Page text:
Published on: January 24, 2020

Good afternoon everyone; I hope that you have had a good week and are looking forward to the weekend.  To that end, welcome to News, Views and Truths.

This week’s big news centred on Tesla, the American electric vehicle manufacturer and energy company.  Their share price has doubled since October 2019 after the company declared a quarterly profit.  Now, you may be one of those traditional investors who, you know, expect that successful companies should make a profit.

Oh, silly you; this is the new world where profits are not necessarily required to generate huge stock price increases.

For the quarter to 30th September 2019, Tesla reported an unexpected profit of $143m (£110.7m).  Yes, this beat forecasts.  But it was also down more than 50% from the previous year.

On that announcement, the shares jumped 17% and have not stopped jumping.

This frankly phenomenal increase in share price has pushed Tesla’s market value to more than $100bn (£76.1bn).  For comparison purposes, it now makes Tesla the world’s second largest car maker behind Toyota.  It also makes Tesla larger than both General Motors and Ford.  Combined.

Despite selling only 367,500 cars in 2019.  Let us compare that to the 9 million that Toyota sold, or the 11 million that Volkswagen sold.

So, in today’s crazy world, you don’t need to make a profit or even make cars to become the world’s second largest car maker.

Yet investors continue to pile in.  And regular readers know that when people are greedy, be fearful.

Analysis from market researcher Bernstein has found that, after reviewing historical data, stocks that double over a 6-month period generate a forward 6-month return of just 2.6%.  They also note that as Tesla is considered as both a tech company and an automotive maker this can make analysis somewhat problematic.  Stock “doublings” are frequent in the former sector, yet very rare in the latter. Overall, Bernstein analysts view that the risks to Tesla are to the downside, with a $325 price target – 40% lower than the current price.

And this rapid price rise has resulted in broader market consternation, with the dreaded “bubble” word being thrown around.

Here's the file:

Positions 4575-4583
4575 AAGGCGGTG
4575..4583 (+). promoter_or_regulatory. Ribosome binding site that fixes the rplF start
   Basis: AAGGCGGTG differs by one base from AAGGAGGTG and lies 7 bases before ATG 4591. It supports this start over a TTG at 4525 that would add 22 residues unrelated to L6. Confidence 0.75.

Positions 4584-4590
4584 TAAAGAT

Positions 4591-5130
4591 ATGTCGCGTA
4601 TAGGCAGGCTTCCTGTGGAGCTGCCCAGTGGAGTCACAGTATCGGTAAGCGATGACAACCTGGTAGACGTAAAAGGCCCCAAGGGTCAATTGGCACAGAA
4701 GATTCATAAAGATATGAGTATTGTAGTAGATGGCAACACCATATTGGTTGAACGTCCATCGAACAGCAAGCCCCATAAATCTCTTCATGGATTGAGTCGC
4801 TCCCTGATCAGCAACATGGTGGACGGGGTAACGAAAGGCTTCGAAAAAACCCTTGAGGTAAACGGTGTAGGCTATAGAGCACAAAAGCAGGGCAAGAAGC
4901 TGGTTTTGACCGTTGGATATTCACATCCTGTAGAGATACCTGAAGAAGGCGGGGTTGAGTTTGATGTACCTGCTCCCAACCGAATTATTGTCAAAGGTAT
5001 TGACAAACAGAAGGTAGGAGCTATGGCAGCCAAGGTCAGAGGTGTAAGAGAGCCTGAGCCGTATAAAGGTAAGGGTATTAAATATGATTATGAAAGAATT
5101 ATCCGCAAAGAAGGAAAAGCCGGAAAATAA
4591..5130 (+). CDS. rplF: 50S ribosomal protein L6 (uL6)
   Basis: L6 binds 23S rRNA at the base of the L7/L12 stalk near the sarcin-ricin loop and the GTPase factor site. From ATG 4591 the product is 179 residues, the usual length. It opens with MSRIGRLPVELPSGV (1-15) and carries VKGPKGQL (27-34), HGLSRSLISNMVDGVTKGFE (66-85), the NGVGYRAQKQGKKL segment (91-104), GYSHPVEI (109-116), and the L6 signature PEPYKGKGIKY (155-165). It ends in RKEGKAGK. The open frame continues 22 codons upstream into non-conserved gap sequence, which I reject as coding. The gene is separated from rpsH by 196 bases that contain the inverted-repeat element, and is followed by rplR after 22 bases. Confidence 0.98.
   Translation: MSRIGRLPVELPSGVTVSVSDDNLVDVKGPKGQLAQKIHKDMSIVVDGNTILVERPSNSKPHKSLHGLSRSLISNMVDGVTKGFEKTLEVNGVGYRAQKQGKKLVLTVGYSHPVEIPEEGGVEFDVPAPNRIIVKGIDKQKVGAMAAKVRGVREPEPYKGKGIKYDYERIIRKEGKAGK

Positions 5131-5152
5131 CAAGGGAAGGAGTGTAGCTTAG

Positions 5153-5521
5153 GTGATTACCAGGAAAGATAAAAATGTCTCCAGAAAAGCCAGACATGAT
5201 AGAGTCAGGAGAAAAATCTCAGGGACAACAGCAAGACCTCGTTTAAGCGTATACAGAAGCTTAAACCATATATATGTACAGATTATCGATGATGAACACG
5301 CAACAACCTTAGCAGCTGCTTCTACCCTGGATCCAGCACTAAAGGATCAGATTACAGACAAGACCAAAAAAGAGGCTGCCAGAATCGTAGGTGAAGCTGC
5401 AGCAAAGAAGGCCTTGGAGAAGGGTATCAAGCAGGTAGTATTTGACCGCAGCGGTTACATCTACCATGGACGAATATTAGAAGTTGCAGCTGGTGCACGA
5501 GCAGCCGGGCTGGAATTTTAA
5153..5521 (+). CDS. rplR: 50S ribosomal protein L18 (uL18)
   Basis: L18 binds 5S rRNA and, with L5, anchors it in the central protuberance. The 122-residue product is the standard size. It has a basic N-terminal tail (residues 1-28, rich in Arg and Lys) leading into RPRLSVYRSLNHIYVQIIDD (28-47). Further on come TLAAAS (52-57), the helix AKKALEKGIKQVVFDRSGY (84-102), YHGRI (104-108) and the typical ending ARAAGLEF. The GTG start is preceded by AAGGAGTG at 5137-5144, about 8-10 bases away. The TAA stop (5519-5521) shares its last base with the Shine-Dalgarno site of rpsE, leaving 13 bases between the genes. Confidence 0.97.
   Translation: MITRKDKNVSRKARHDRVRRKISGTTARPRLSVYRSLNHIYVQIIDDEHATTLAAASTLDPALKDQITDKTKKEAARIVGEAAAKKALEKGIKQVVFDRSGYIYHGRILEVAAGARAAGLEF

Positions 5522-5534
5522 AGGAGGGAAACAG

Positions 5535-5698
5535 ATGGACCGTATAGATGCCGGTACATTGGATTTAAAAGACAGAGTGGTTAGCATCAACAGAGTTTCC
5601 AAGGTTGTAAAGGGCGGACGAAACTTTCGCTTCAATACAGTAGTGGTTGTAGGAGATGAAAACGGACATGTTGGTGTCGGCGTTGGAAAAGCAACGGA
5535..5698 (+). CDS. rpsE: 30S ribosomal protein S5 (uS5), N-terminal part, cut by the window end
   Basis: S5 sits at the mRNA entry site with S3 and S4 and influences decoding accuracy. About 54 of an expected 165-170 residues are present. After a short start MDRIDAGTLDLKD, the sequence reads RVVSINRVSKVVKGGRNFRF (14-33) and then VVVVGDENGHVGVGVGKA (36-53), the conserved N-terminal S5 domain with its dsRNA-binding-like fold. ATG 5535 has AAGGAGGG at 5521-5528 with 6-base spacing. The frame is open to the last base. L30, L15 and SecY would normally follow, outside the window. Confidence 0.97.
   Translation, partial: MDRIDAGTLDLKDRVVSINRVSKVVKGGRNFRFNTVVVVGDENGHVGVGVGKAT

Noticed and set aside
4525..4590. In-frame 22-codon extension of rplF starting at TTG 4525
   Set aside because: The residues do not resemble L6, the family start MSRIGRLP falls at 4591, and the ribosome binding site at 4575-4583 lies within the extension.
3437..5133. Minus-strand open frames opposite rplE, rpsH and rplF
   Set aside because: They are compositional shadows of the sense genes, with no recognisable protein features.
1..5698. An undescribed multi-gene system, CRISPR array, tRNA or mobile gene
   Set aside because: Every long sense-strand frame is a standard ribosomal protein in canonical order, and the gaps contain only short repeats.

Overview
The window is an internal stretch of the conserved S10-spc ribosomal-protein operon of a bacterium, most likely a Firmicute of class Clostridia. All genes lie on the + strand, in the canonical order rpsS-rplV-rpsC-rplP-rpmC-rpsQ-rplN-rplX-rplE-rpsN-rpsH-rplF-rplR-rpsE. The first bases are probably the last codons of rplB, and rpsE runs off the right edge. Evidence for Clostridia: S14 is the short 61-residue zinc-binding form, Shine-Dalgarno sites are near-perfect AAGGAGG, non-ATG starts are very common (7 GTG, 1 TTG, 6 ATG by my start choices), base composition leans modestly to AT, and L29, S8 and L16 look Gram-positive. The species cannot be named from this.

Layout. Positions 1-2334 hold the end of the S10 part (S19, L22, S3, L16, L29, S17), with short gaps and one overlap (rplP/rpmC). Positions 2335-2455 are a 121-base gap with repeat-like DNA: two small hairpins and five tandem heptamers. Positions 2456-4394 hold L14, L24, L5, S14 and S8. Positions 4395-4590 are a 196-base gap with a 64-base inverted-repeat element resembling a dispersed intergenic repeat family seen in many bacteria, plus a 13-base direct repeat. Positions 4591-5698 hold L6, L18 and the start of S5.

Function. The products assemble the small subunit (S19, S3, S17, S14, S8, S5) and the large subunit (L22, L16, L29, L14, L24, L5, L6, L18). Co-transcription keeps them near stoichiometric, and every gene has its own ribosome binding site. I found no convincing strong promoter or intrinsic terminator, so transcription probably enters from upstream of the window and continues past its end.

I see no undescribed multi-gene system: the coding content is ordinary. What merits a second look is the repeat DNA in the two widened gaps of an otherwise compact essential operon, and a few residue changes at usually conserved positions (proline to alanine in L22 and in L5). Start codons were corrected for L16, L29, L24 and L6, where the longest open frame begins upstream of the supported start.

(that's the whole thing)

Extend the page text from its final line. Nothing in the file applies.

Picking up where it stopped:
Former presidential candidate Ralph Nader has entered the fray this week by questioning whether Tesla’s recent share price surge is warranted, with this gem of a tweet.

Now, the response was pretty much as expected.  You see, Twitter, or the residents of the social media platform, are in the main hugely pro-Tesla.   Among the criticisms was that Nader is a member of an older generation that doesn’t understand Tesla is a tech company that happens to make an electric vehicle, not a car company. Others noted Nader should like Tesla’s safety record and positive impact on the environment.

However, looking at this unemotionally, it is difficult to argue that Tesla looks like a classic bubble.  And a bubble that big will cause ripples…

How about we just focus on the fundamentals?  Like a company that makes a profit?  Wacky, I know.  It is certainly an approach that you will find throughout all the managers that Three Counties clients invest with.

And just before I sign off for the week, the most recent Purchasing Managers’ Index (PMI) results were released this morning.  As a point of note and taken directly from

The Purchasing Managers’ Index (PMI) is an index of the prevailing direction of economic trends in the manufacturing and service sectors. It consists of a diffusion index that summarizes whether market conditions, as viewed by purchasing managers, are expanding, staying the same, or contracting.

It is a good indicator of economic health.  This morning’s numbers all came in above expectation, effectively killing off the prospect of an imminent Bank of England rate cut.  And it was not just the UK; Germany and Japan both posted better than expected figures.

The Boris bounce keeps on giving!

So, to finish, our usual playlist.  Have a great weekend and I shall see you all next week.  Chin chin.

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